Old Farm Truck Volume 2


A photo of Nancy KraayenhofAs you may recall, last time I began the tale of how we were moving an old truck to get at some things in storage …

When Doug cleared most of the spider webs away so I could get in the old beast of a truck without getting totally creeped out, he had rolled down the driver’s side window so I could hear him if he hollered, which he has been known to do since I flunked Farm Hand Signals 101 miserably. As I settled onto the yucky seat, I took a quick inventory of my immediate dusty surroundings.

I turned my attention to the driver’s door. The cranking knob to roll down the driver’s side window is missing but the handle is there so Doug managed to roll it down anyways with just a little extra effort, The chrome lever that both opens the door when pushed one way and locks it when pushed another is at an angle that is probably not quite right but is as shiny as if it were new yesterday.

It was then that I noticed the inside door panel itself; the same baby blue as the outside of the truck but the paint completely worn off down to bare metal along the bottom of the window ledge. I ran my hand along its sleek, smooth length. It was as soft as the expensive clothes made from micro-fiber silk fabric I can’t resist touching in some of the spendy-er stores.  I wondered just how many sleeves of exactly how many denim jackets had leaned an elbow out that cranked down window to wear the paint off in such a manner.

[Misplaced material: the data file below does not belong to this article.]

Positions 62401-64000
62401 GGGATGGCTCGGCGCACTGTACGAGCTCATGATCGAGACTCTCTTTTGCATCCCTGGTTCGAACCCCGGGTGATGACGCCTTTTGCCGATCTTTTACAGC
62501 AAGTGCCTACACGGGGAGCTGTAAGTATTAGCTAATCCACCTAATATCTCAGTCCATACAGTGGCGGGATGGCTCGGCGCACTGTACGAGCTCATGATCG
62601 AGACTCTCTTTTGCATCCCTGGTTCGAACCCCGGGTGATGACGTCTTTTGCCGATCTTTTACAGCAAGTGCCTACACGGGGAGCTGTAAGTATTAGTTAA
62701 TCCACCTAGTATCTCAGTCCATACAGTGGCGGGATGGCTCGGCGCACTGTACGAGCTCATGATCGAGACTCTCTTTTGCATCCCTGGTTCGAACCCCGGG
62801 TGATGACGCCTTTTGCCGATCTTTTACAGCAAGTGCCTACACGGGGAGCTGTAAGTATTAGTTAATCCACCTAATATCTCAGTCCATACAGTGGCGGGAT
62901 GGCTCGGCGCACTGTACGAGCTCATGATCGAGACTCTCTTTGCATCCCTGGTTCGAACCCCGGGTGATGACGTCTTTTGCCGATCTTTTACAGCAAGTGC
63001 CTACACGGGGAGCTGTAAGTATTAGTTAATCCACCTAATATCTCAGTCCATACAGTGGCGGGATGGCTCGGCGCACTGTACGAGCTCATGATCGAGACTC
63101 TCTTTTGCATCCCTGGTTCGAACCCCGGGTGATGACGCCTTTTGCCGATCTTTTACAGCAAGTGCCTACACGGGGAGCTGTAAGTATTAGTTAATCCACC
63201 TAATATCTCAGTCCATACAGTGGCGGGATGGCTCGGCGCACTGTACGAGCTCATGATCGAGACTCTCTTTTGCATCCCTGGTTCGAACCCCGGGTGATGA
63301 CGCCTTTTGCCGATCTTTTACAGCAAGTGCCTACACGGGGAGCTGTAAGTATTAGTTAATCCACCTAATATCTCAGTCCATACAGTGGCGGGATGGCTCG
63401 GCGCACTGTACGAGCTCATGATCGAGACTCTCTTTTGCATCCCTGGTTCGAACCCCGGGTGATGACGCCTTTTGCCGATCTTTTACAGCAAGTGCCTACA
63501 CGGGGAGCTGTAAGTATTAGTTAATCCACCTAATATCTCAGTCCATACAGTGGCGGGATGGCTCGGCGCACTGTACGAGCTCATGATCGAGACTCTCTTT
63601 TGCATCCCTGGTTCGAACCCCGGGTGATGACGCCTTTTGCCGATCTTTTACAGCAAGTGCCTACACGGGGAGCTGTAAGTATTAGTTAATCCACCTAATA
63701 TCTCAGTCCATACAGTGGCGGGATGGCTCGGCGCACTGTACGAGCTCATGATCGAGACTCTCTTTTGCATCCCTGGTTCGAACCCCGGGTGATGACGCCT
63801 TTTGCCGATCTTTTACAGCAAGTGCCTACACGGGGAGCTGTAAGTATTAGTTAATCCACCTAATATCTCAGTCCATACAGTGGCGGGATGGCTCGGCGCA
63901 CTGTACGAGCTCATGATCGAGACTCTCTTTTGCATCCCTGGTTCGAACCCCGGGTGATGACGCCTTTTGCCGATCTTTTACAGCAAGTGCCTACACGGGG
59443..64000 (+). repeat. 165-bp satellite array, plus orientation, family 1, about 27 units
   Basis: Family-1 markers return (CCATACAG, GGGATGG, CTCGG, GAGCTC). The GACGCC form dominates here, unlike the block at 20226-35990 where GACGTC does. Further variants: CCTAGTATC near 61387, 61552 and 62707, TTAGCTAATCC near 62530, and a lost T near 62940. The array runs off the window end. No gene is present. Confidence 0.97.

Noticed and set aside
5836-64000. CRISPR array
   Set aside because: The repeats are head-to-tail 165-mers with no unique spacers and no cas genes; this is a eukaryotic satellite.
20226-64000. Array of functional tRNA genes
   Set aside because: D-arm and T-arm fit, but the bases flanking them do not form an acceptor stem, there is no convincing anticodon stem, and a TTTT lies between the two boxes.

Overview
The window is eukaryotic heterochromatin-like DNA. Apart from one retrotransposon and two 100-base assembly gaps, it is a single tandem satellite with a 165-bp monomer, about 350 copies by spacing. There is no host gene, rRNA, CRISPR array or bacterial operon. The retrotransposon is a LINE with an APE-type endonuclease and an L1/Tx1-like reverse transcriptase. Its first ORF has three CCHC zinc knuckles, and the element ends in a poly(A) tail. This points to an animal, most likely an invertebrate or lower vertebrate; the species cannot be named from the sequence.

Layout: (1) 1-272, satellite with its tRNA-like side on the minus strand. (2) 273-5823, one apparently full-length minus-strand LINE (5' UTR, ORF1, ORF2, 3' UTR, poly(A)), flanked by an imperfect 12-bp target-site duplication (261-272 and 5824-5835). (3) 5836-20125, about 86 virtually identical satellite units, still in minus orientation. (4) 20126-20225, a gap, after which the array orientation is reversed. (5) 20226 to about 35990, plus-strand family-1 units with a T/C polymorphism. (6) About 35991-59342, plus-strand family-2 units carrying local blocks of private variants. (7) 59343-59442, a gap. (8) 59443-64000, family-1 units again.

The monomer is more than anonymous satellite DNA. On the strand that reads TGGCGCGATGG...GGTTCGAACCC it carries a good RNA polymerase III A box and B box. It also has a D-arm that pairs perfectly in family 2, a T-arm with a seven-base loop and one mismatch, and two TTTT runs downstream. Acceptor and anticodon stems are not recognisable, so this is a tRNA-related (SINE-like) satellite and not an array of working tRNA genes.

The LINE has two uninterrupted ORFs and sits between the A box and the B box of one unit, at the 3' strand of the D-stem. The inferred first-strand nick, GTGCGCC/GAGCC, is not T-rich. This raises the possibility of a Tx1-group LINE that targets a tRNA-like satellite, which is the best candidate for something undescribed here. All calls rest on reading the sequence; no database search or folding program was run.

I recall my grandfather wore long sleeved blue chambray shirts all the time when he farmed. A fair skinned man of German decent, I cannot ever remember seeing him in anything but long sleeves except for a glimpse or two of him in his stark white t-shirt before donning his shirt to head out in the mornings.

How many chambray cloaked arms had hung out this very window to chat at the elevator, waiting to unload in a bumper-to-bumper line? How many heads rested on a bent elbow arm here while waiting to be summoned by the combine driver that he was full and ready to unload? How many times had the window been left down allowing a passing shower to wet the seat and help time and the sun rot away the fabric? How many a gloved hand had reached up and grabbed onto this very spot where the paint is missing to help hoist them up into this very truck?

Nebraska Dave
2/8/2011 7:39:52 PM

@Nancy, I too had a thoughtful history memory about a project I worked on. I replaced a stone wall in my front yard with more modern retaining wall blocks. While I working on this wall my thought strayed to wonder about who had built this wall back in 1965 and if they were still alive. What would they be doing if they were still alive. I really came close to burying a time capsule in the earth behind the wall and may still do that. It would contain pictures of the wall built and how and why it was built along with pictures of the old wall before it was replaced. All that for the next renovation person to be able to read about the history of the front yard retaining wall. It is fun to wonder about the history of things isn't it? Have a great day of history wondering.

Live The Good Life with GRIT!

Grit JulAug 2016At GRIT, we have a tradition of respecting the land that sustains rural America. That's why we want you to save money and trees by subscribing to GRIT through our automatic renewal savings plan. By paying now with a credit card, you save an additional $6 and get 6 issues of GRIT for only $16.95 (USA only).

Or, Bill Me Later and send me one year of GRIT for just $22.95!

Facebook Pinterest Instagram YouTube Twitter

Free Product Information Classifieds Newsletters